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A Fuse #8 Production
Inside A Fuse #8 Production

Fusenews: Can YOU Identify What Sally is Reading?

  • Okay. First and foremost, citizens of the world I need your help.  Take a look at these photographs:

What you are looking at are two shots of what the character Sally Draper from Mad Men is reading in episode 5, season 4.  It is imperative that we figure out what this book might be.  You see, fellow NYPL employee Billy Parrott . . . I’m sorry.  I’m going to have to stop right there.  Yes, folks, I know a guy named Billy Parrott.  Years and years ago we worked in the same branch and I cannot describe to you the sheer glee expressed by my branch manager as he introduced us.  “Betsy Bird meet Billy Parrott.  Billy Parrott meet Betsy Bird.”  It went on for some time.  Can you blame the guy?  How often does an opportunity of this magnitude present itself?

Anyway, these days Billy does some really engaging blog posts for NYPL about what the characters on the television show Mad Men read.  And Sally Draper is just one of those folks.  You can read his Sally Draper Reading List of proposed titles here.  Trouble is, we need to solve the mystery of what this particular book might be.  Any ideas?

  • In other news, bad news for Billy and me.  Apparently we’re powerless.  Yup.  So sayeth The Village Voice.  In the recent article 100 Most Powerless New Yorkers we come in at #13 with this explanation: “Gone are the days when a master’s degree in library science and a job in the nation’s largest public-library system meant that you would spend your days helping writers to research and mesmerizing people with your encyclopedic knowledge of the Dewey decimal system. Today’s NYPL librarian needs to be a social worker, a specialist at dealing with the homeless and the severely mentally ill, a computer-tech wiz at solving people’s Wi-Fi problems, and a job (and suicide-prevention) counselor helping people look for jobs that simply don’t exist.”  I’m not even going to touch the fact that we help writers and patrons with research and Dewey every day (nor the fact that the main branch’s reference section doesn’t actually use Dewey, but that’s neither here nor there).  Rather, I’m fascinated by the idea that if you help the homeless, the mentally ill, the computer illiterate, and the unemployed that you are, by definition, “powerless”.  Come again?  What kind of power are you talking about exactly?  Not to get all high and mighty on you, but the librarians who do those things have the power to change lives.  Whip-pah!  Thanks to Rocco Staino for the link.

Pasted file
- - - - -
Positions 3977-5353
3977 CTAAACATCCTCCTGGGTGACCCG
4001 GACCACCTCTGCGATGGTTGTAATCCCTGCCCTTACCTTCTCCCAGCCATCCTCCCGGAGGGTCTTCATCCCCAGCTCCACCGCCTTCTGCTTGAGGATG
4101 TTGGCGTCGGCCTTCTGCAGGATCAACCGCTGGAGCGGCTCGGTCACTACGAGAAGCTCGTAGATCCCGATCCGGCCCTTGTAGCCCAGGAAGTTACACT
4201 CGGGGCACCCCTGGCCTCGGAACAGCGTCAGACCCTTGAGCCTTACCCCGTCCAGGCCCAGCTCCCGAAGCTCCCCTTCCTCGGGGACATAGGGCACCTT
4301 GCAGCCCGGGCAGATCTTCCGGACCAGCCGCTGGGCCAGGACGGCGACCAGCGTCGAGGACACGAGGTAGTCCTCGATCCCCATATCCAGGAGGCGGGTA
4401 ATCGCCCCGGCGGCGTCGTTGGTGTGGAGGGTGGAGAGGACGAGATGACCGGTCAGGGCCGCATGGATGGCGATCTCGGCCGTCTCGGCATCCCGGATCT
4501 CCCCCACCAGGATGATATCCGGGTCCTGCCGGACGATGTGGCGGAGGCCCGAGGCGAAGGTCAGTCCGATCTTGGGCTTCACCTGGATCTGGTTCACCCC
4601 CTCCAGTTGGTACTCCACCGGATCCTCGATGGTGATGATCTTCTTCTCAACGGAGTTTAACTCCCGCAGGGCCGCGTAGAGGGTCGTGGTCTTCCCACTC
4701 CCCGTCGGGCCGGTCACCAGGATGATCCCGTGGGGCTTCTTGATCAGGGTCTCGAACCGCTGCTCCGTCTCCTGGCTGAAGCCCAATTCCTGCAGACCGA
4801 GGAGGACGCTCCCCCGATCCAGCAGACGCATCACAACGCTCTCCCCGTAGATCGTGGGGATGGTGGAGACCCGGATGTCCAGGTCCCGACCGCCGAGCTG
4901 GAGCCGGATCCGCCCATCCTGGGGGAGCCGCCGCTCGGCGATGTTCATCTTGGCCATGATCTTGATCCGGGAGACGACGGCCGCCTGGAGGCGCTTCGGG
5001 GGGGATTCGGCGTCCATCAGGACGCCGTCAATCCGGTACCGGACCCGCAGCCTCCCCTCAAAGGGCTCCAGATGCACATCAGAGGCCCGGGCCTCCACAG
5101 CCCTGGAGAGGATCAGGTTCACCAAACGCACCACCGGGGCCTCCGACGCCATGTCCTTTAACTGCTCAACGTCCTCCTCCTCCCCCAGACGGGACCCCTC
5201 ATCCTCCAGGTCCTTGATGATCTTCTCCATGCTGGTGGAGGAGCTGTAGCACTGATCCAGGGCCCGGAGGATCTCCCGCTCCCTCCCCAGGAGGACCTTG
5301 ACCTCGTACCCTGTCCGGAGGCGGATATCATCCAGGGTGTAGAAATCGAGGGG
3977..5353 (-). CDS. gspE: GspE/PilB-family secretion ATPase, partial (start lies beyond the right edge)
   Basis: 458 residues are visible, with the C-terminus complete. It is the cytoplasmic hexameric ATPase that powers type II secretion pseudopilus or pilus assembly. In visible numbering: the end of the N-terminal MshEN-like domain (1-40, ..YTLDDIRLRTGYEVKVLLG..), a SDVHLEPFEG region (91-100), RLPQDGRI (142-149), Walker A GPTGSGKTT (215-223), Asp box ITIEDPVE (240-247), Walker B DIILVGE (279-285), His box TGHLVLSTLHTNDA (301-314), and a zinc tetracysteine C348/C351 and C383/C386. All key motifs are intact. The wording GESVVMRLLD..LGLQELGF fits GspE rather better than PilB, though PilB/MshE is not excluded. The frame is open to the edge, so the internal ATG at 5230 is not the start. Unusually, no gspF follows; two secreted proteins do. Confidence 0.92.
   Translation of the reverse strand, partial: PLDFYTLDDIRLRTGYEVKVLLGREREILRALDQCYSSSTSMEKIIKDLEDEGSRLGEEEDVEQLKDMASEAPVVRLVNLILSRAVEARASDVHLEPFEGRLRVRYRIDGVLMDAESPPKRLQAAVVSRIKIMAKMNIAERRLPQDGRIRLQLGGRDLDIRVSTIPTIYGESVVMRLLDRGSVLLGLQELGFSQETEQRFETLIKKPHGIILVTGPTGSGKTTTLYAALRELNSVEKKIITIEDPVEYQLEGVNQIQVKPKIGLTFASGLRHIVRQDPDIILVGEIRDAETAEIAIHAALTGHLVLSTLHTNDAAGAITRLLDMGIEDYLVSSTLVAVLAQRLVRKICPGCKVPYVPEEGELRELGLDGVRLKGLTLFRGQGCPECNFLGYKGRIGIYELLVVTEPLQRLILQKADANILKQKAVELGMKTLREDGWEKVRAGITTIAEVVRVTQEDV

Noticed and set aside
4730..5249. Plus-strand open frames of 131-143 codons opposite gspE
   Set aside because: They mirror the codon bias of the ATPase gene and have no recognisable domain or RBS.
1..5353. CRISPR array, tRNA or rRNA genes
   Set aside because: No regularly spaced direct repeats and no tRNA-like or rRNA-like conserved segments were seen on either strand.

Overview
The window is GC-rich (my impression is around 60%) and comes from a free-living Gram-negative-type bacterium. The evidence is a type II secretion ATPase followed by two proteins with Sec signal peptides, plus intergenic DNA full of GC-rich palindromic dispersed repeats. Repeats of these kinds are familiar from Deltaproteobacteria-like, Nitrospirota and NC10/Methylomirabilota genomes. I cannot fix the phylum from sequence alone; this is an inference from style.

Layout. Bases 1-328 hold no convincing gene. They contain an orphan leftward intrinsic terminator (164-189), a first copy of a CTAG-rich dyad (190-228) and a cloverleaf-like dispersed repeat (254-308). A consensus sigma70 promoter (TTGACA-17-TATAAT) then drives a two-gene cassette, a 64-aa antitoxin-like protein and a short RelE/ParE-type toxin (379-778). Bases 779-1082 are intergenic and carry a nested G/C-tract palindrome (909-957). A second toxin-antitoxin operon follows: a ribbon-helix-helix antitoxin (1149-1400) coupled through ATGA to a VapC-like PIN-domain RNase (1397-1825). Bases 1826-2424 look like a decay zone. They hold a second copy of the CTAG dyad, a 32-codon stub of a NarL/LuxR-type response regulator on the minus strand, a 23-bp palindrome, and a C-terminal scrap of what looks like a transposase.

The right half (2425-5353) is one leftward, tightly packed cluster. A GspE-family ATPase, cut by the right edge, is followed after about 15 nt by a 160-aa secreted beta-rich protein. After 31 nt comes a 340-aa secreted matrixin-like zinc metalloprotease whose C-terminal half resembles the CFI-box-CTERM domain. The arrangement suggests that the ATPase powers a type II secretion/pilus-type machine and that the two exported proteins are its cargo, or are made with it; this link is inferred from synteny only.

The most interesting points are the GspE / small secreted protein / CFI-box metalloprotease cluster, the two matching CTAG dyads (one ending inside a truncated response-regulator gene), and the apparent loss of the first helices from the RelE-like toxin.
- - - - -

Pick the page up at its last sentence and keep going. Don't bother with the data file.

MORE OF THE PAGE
• Mad about that piece?  Find comfort in the words of Isaac Asimov.  Circa 1971 at that.

Thanks to AL Direct for the link.
  • Well, just to prove that there is at least some justice in the world, Kate Beaton just topped the 2011 PW Comics World Critics Poll.  Darn tootin’.
  • Daily Image:

I haven’t done a bookshelf related image in a while, right?  Then behold!  The power and glory of a bookshelf that uses everything including the kitchen sink:

Info on its use during a zombie apocalypse may be found here.  Thanks to Aunt Judy for the link.

About Elizabeth Bird